35. Mwamba, M.J.; Torres, R. Rainfall effects on marsh sediment redistribution, North Inlet, South Carolina, USA. Mar. Geol. 2002, 189, 267–287. [Google Scholar] [CrossRef]
  36. Valiela, I.; Teal, J.M.; Volkmann, S.; Shafer, D.; Carpenter, E.J. Nutrient and particulate fluxes in a salt marsh ecosystem: Tidal exchanges and inputs by precipitation and groundwater 1. Limnol. Oceanogr. 1978, 23, 798–812. [Google Scholar] [CrossRef]
  37. Sanderson, E.W.; Ustin, S.L.; Foin, T.C. The influence of tidal channels on the distribution of salt marsh plant species in Petaluma Marsh, CA, USA. Plant Ecol. 2000, 146, 29–41. [Google Scholar] [CrossRef]
  38. Tempest, J.A.; Harvey, G.L.; Spencer, K.L. Modified sediments and subsurface hydrology in natural and recreated salt marshes and implications for delivery of ecosystem services. Hydrol. Process. 2015, 29, 2346–2357. [Google Scholar] [CrossRef]
  39. Hughes, A.L.; Wilson, A.M.; Morris, J.T. Hydrologic variability in a salt marsh: Assessing the links between drought and acute marsh dieback. Estuar. Coast. Shelf Sci. 2012, 111, 95–106. [Google Scholar] [CrossRef]
  40. Wilson, A.M.; Evans, T.; Moore, W.; Schutte, C.A.; Joye, S.B.; Hughes, A.H.; Anderson, J.L. Groundwater controls ecological zonation of salt marsh macrophytes. Ecology 2015, 96, 840–849. [Google Scholar] [CrossRef] [PubMed]
  41. Giri, C.; Ochieng, E.; Tieszen, L.L.; Zhu, Z.; Singh, A.; Loveland, T.; Masek, J.; Duke, N. Status and distribution of mangrove forests of the world using earth observation satellite data. Glob. Ecol. Biogeogr. 2011, 20, 154–159. [Google Scholar] [CrossRef]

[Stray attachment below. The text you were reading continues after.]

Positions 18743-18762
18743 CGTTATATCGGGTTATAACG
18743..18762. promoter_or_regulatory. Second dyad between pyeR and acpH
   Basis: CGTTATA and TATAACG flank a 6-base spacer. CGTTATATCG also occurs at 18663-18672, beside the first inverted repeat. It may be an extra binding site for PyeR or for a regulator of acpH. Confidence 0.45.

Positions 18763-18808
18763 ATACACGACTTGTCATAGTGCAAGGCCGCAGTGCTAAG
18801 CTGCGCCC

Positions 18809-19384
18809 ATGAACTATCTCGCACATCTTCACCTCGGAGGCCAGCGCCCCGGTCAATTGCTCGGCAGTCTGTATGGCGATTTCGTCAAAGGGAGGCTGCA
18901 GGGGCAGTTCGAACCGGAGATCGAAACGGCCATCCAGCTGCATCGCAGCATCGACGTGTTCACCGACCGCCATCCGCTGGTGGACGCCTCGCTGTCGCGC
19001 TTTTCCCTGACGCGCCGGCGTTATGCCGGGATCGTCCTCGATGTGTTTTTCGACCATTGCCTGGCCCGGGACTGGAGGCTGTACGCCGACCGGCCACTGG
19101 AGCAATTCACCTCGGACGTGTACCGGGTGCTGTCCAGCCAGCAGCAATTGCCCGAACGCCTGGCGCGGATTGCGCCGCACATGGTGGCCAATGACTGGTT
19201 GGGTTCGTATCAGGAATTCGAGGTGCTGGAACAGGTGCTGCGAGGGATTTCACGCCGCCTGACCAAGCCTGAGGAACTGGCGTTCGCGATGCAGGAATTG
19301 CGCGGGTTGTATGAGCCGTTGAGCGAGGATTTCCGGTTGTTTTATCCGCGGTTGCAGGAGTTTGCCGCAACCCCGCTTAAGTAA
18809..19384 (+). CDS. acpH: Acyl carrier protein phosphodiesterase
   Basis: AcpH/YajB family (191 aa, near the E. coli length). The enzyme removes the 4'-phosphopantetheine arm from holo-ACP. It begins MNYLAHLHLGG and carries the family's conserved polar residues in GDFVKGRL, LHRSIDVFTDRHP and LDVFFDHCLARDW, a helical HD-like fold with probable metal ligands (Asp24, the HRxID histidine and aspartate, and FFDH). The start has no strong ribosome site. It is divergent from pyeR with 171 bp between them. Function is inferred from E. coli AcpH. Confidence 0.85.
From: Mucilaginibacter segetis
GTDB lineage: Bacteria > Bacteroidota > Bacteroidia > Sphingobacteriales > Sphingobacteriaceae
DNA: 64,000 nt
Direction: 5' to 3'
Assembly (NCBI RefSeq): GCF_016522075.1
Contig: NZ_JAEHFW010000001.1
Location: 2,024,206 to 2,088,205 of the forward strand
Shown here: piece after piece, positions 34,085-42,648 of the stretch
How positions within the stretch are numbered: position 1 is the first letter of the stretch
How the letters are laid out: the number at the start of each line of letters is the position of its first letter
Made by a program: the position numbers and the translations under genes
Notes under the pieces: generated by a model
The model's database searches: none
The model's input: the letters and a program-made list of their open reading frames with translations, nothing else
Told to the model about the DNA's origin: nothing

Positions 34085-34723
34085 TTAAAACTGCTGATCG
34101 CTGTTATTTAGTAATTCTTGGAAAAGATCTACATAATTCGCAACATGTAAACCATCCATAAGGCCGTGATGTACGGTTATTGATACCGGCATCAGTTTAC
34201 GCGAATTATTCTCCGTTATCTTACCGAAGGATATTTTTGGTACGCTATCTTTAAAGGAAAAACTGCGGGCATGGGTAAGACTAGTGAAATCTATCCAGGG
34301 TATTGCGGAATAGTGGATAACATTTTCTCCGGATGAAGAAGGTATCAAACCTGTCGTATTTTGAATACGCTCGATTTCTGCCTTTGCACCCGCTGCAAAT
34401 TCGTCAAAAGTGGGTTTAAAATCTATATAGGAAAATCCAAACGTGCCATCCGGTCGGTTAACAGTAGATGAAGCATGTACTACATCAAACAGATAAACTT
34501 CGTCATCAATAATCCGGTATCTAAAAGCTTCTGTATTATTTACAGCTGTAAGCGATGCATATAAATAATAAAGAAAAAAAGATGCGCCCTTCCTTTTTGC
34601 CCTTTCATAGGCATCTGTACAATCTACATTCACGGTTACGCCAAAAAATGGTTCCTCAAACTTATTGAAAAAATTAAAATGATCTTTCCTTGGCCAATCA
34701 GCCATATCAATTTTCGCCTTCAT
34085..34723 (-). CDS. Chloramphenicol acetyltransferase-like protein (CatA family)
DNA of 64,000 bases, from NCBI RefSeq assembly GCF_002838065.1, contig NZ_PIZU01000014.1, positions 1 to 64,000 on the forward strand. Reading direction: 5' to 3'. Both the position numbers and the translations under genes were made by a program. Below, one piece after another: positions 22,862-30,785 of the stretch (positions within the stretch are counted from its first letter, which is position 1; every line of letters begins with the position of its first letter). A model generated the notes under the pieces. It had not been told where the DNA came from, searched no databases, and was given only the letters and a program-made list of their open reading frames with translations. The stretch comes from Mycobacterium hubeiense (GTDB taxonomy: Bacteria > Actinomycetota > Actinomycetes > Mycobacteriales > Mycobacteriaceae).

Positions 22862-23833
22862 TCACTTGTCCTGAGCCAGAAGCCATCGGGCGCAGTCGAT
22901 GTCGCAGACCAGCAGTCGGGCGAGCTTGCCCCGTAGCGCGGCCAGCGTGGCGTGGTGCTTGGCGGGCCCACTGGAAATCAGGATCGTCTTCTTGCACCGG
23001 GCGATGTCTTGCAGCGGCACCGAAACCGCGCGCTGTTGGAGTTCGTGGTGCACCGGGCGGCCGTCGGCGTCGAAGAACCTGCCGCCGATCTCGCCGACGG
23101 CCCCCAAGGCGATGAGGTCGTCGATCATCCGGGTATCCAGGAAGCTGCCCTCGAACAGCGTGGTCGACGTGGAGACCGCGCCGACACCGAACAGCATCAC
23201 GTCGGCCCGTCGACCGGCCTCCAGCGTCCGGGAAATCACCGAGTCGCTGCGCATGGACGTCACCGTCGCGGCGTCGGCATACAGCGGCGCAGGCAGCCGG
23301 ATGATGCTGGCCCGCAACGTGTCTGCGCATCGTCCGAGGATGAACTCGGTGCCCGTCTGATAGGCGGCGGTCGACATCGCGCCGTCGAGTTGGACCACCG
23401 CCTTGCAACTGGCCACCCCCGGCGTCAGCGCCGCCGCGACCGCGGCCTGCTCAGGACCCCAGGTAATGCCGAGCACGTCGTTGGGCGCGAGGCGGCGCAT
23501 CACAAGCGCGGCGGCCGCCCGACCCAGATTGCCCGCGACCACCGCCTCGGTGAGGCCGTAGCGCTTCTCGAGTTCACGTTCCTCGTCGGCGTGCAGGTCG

42. Vo, Q.T.; Oppelt, N.; Leinenkugel, P.; Kuenzer, C. Remote sensing in mapping mangrove ecosystems—An object-based approach. Remote Sens. 2013, 5, 183–201. [Google Scholar] [CrossRef]
  43. Berger, M.; Moreno, J.; Johannessen, J.A.; Levelt, P.F.; Hanssen, R.F. ESA’s sentinel missions in support of Earth system science. Remote Sens. Environ. 2012, 120, 84–90. [Google Scholar] [CrossRef]
  44. Dale, J.; Burnside, N.G.; Hill-Butler, C.; Berg, M.J.; Strong, C.J.; Burgess, H.M. The use of unmanned aerial vehicles to determine differences in vegetation cover: A tool for monitoring coastal wetland restoration schemes. Remote Sens. 2020, 12, 4022. [Google Scholar] [CrossRef]
  45. Gorelick, N.; Hancher, M.; Dixon, M.; Ilyushchenko, S.; Thau, D.; Moore, R. Google Earth Engine: Planetary-scale geospatial analysis for everyone. Remote Sens. Environ. 2017, 202, 18–27. [Google Scholar] [CrossRef]
  46. Campbell, A.D.; Wang, Y. Salt marsh monitoring along the mid-Atlantic coast by Google Earth Engine enabled time series. PLoS ONE 2020, 15, e0229605. [Google Scholar] [CrossRef] [PubMed]
  47. Yeo, S.; Lafon, V.; Alard, D.; Curti, C.; Dehouck, A.; Benot, M.L. Classification and mapping of saltmarsh vegetation combining multispectral images with field data. Estuar. Coast. Shelf Sci. 2020, 236, 106643. [Google Scholar] [CrossRef]
  48. McManamay, R.H. Vegetation Mapping at Cumberland Island National Seashore; Natural Resource Report NPS/SECN/NRR—2017/1511; National Park Service: Fort Collins, CO, USA, 2017.
  49. McManamay, R.H.; Curtis, A.C.; Heath, S.C. Vegetation Mapping at Fort Pulaski National Monument; Natural Resource Report NPS/SECN/NRR—2013/718; National Park Service: Fort Collins, CO, USA, 2013.
  50. Cotton, D.L.; Adams, B.P.; O’Hare, N.K.; Bernardes, S.; Jordan, T.R.; Madden, M. Vegetation Mapping at Canaveral National Seashore: Photointerpretation Key and Final Vegetation Map; Natural Resource Report NPS/SECN/NRR—2020/2084; National Park Service: Fort Collins, CO, USA, 2020.
  51. Davey, C.A.; Redmond, K.T.; Simeral, D.B. Weather and Climate Inventory, National Park Service, Southeast Coast Network; Natural Resource Technical Report NPS/SECN/NRTR—2007/010; National Park Service: Fort Collins, CO, USA, 2007.